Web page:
[Update: We've released a free e-book based on this post, including graphics of alternatives to thermometers.]
I’m not fan of those fundraising thermometers. Yes, they are an easy way to show progress, but they are so overused. And when you think about it, what does a thermometer and temperature rising have to do with 99% of the causes that use that graphic: nothing!
So when Luke Reynebeau, a student board member and program coordinator for the University of Minnesota YMCA, sent me this email, I thought, “Yes! Here is a great example we can use to rid ourselves of thermometers for good!”
Here is Luke’s question . . .
“I am currently in the middle of creating that dreaded campaign status report for our donors and alumni, and am stuck in a rut – I can’t find a way to visually represent where we are at in our annual giving campaign in a compelling way. The thermometer, for me, is not an option, and I don’t want to compromise our logo, seeing as the Y just rebranded and wants to maintain the strength of the brand (and they explicitly say we cannot manipulate the logo).
Any thoughts? Have you run into this problem, too?”
I suggested that Luke focus on what the money would be used for, and building a graphic around that. Since it was the Y, I suggested filling up a swimming pool or some other icon that people associate with that particular Y.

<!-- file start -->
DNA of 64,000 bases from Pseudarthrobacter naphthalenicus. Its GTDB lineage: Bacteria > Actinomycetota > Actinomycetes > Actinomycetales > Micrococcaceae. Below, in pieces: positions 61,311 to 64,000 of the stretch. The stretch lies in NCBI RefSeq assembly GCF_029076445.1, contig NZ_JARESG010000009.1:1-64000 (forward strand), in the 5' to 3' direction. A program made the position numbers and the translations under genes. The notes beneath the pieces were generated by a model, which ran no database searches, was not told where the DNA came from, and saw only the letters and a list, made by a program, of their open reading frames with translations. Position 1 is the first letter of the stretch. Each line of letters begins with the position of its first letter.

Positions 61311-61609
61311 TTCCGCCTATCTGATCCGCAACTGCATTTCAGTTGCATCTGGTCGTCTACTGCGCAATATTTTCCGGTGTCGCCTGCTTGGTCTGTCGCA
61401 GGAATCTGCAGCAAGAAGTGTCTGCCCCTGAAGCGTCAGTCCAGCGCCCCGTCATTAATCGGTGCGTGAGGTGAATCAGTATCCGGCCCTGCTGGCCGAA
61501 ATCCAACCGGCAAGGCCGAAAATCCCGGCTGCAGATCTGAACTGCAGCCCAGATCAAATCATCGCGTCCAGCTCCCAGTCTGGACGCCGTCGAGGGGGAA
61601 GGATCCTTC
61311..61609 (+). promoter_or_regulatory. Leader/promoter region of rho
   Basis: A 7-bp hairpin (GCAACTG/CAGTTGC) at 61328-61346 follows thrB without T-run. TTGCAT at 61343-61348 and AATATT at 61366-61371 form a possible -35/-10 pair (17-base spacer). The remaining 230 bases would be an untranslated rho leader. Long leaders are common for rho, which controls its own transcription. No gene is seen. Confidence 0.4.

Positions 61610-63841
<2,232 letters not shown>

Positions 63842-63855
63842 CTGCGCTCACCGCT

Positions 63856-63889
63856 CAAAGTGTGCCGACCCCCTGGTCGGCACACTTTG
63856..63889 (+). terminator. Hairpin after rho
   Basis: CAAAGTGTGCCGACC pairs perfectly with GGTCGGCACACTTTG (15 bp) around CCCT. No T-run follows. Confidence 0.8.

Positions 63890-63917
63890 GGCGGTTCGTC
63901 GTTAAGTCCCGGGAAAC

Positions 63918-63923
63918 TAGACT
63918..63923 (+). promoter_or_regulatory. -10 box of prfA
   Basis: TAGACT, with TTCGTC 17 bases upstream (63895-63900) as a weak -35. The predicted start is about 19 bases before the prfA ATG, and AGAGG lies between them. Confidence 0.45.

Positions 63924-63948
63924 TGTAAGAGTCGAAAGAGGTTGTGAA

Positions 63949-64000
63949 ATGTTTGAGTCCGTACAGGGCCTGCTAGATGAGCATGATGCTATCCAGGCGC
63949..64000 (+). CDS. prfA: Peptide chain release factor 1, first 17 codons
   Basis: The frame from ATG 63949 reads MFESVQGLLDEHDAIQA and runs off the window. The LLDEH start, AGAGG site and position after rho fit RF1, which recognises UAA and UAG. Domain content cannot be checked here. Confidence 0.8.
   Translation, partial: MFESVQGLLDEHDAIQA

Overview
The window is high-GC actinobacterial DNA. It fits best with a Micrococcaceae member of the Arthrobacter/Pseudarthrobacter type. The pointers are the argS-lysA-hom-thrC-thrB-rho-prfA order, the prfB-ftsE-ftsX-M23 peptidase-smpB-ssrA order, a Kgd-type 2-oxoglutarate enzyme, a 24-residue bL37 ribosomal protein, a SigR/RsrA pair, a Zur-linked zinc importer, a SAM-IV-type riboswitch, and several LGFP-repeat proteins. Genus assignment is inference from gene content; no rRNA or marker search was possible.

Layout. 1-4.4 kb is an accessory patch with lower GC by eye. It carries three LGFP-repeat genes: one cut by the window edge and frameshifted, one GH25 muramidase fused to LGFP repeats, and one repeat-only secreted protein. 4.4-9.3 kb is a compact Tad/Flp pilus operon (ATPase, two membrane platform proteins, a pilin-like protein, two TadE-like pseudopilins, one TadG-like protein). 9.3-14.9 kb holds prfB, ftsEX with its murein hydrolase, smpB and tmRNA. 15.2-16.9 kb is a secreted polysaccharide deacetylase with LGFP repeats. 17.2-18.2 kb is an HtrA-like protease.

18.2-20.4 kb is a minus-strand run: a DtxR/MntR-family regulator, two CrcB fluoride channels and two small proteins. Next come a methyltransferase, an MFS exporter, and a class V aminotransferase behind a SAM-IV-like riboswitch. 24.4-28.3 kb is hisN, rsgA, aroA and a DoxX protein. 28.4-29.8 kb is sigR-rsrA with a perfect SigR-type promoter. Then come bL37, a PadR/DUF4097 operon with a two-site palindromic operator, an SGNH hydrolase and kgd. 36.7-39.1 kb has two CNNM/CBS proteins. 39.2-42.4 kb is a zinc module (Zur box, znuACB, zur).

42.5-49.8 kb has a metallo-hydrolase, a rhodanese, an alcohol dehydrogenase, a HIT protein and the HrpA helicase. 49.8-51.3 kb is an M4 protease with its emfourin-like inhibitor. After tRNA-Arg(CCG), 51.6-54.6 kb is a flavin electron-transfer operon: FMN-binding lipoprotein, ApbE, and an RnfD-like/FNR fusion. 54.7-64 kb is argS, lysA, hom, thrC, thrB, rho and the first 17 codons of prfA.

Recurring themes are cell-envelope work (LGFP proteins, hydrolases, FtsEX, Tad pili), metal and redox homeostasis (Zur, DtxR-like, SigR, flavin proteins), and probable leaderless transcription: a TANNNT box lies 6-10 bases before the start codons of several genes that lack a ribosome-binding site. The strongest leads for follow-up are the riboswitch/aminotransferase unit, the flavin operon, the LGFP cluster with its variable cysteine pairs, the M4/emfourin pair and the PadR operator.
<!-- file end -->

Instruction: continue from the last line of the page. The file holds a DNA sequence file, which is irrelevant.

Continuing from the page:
But then Luke replied . . .
“The UY solely does community service and outreach – we provide service opportunities for college students (tutoring, mentoring, college readiness classes, service-learning trips, internships, etc.). That’s what makes the image issue even tougher. Our activity is a bit more abstract – we don’t necessarily have a physical representation of what we do (sadly, no pool or gym at our branch).”
So that’s when I offered to punt to you, the Nonprofit Marketing Guide community, full of very creative nonprofit minds.
What can Luke use to visually represent progress in his fundraising campaign, besides the dreaded thermometer?
Today’s Book Giveaway
Leave a suggestion for Luke in the comments below, and you’ll be entered to win a free copy of “Brandraising: How Nonprofits Raise Visibility and Money Through Smart Communications” by Sarah Durham. We’ll draw the winner next week, so you have plenty of time to add your ideas.
I’m giving away a book each day this week, in celebration of the one year anniversary of my own book’s release, The Nonprofit Marketing Guide: High-Impact, Low-Cost Ways to Build Support for Your Good Cause (on sale for $23.29 at Amazon).